Compression – Don't Let It Scare You
on January 30, 2019
By Heather Trumm, Director of VGM Wound Care
Compression…does the word scare you? It may for some because compression can seem overwhelming! I will try to help you understand one aspect of compression a little better.
Many of you already know that 6-7 million Americans suffer from chronic venous disease. Venous disease occurs when the venous blood has trouble traveling back to the heart from the lower extremities. Generally, it’s due to nonfunctioning or weakened values that pump the blood back. Where does compression come in?
Compression therapy is used to reduce hydrostatic pressure and helps the venous blood flow back to the heart. With venous insufficiency, we know that the valves aren’t working like they should; therefore, the blood and fluid tends to pool in the lower extremities. We want to get the blood and fluid back into the system where it’s supposed to be.
We are going to look at one feature of compression products based on the type of material used to deliver the compression or pressure. Elastic and inelastic compression. What’s the difference?
Elastic compression adapts to the changes in limb circumference or volume. Elastic compression exerts external pressure while the leg is at rest. It also puts external pressure on the calf muscle during ambulation. You could say that elastic compression provides a good resting pressure but also provides static compression.
This type of compression is appropriate for patients who are slightly sedentary or fail to use the calf muscle. Types of elastic compression include, but are not limited to, the following: multilayer wraps, long stretch wraps, tubular sleeves, and stockings.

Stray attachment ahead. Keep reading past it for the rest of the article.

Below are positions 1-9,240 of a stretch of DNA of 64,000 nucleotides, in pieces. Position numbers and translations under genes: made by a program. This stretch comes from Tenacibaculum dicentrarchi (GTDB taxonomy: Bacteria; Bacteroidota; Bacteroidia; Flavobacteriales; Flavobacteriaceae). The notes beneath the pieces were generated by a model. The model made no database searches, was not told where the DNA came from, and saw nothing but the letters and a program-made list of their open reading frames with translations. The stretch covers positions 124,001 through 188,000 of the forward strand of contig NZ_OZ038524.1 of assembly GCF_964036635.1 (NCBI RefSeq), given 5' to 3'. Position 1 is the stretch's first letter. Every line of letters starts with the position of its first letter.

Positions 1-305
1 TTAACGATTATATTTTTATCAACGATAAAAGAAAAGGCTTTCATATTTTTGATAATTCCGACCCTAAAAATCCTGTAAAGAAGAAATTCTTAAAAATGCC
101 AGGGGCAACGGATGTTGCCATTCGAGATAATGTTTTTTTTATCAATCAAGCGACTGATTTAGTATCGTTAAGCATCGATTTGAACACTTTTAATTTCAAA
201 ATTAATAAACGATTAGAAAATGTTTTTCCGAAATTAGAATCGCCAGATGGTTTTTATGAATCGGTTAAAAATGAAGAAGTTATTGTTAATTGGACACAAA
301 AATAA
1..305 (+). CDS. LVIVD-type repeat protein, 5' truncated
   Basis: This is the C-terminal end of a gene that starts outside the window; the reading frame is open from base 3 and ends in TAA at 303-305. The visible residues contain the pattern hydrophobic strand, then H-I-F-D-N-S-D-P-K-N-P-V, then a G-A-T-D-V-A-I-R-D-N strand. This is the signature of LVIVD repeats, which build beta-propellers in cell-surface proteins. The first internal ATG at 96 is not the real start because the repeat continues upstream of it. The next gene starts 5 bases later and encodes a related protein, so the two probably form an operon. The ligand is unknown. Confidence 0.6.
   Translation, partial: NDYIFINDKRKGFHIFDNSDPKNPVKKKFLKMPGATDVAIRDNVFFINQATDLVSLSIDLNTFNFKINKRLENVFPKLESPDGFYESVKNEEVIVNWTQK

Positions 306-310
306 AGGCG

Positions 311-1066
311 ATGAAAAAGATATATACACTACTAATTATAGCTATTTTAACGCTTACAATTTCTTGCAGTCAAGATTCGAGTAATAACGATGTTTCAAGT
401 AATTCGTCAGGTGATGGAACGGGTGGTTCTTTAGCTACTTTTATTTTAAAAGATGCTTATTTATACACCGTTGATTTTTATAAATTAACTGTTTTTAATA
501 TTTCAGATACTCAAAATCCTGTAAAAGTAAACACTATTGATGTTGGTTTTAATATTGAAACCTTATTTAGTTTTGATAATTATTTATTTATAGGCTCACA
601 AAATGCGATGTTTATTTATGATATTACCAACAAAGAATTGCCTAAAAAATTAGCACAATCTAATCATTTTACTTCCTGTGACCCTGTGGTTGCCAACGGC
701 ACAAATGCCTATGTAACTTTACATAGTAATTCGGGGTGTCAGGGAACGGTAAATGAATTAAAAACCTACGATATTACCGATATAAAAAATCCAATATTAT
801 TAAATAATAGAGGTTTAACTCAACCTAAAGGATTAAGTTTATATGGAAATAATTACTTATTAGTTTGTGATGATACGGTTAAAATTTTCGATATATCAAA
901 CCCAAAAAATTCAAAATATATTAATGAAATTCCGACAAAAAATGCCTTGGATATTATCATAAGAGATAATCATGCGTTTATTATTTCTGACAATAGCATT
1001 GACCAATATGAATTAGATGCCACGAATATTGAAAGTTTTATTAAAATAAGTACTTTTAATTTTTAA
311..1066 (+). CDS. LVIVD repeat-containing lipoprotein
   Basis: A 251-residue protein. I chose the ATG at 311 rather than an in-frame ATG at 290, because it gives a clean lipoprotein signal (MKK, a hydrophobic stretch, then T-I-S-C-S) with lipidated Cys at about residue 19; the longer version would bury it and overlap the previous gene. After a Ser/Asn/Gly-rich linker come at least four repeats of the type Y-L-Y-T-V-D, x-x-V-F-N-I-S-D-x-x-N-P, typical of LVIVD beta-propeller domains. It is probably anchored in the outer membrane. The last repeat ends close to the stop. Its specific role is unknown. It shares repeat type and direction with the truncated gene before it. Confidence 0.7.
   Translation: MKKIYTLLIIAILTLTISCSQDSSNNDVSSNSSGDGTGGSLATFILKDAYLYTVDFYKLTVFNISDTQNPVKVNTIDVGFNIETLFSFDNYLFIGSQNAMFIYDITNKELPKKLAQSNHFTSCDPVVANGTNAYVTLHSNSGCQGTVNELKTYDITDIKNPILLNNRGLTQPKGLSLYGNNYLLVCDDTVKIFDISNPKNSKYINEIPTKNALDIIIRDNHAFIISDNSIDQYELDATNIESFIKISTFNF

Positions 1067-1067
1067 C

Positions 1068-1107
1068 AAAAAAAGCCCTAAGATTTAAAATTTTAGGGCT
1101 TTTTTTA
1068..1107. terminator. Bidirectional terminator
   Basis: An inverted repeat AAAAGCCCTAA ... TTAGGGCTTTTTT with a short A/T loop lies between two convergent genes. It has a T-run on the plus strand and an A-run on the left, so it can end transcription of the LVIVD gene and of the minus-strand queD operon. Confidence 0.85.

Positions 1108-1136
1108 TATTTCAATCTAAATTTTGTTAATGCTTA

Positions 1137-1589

Elastic compression is cost-effective, there’s a very large selection, they are attractive, and they provide consistent compression.
Inelastic compression could also be called nonelastic and will not expand during ambulation. Inelastic compression is most appropriate for patients who are actively ambulating. When the patient is ambulating and the calf muscle presses up against the “inelastic” compression, pressure is created. When the patient is at rest, there is no calf pump muscle activity and limited compression occurs.
Inelastic compression provides good working pressure and dynamic compression. It also is adjustable, easy to apply, and is a stiffer and stronger product.
Examples of inelastic compression include, but are not limited to, short stretch wraps and paste wraps. Another example of inelastic compression would be intermittent pneumatic pumps.
Click here to watch a video about a type of inelastic compression called juxtalite.
For more information on compression, please contact me at [email protected] or 800-642-6065.
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